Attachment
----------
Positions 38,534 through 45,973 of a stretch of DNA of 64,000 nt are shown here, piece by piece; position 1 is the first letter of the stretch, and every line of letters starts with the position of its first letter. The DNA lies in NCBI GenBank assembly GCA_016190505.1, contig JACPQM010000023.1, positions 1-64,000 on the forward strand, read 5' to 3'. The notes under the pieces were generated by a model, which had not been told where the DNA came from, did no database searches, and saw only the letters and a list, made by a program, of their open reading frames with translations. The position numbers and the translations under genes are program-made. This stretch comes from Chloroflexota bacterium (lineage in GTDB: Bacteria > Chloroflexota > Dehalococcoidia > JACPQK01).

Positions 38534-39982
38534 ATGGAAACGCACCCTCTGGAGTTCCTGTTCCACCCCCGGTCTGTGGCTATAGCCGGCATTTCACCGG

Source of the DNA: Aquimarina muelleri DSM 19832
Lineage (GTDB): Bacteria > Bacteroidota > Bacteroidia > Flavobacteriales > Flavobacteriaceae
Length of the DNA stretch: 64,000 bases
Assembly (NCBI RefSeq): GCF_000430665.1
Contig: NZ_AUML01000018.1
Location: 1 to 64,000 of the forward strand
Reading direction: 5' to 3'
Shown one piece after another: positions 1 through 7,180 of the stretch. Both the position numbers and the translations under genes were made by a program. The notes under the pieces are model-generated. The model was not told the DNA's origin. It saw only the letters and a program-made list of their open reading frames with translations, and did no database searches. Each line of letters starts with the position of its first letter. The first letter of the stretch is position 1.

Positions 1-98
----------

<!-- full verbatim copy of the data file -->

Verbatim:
Positions 38,534 through 45,973 of a stretch of DNA of 64,000 nt are shown here, piece by piece; position 1 is the first letter of the stretch, and every line of letters starts with the position of its first letter. The DNA lies in NCBI GenBank assembly GCA_016190505.1, contig JACPQM010000023.1, positions 1-64,000 on the forward strand, read 5' to 3'. The notes under the pieces were generated by a model, which had not been told where the DNA came from, did no database searches, and saw only the letters and a list, made by a program, of their open reading frames with translations. The position numbers and the translations under genes are program-made. This stretch comes from Chloroflexota bacterium (lineage in GTDB: Bacteria > Chloroflexota > Dehalococcoidia > JACPQK01).

Positions 38534-39982
38534 ATGGAAACGCACCCTCTGGAGTTCCTGTTCCACCCCCGGTCTGTGGCTATAGCCGGCATTTCACCGG

Source of the DNA: Aquimarina muelleri DSM 19832
Lineage (GTDB): Bacteria > Bacteroidota > Bacteroidia > Flavobacteriales > Flavobacteriaceae
Length of the DNA stretch: 64,000 bases
Assembly (NCBI RefSeq): GCF_000430665.1
Contig: NZ_AUML01000018.1
Location: 1 to 64,000 of the forward strand
Reading direction: 5' to 3'
Shown one piece after another: positions 1 through 7,180 of the stretch. Both the position numbers and the translations under genes were made by a program. The notes under the pieces are model-generated. The model was not told the DNA's origin. It saw only the letters and a program-made list of their open reading frames with translations, and did no database searches. Each line of letters starts with the position of its first letter. The first letter of the stretch is position 1.

Positions 1-98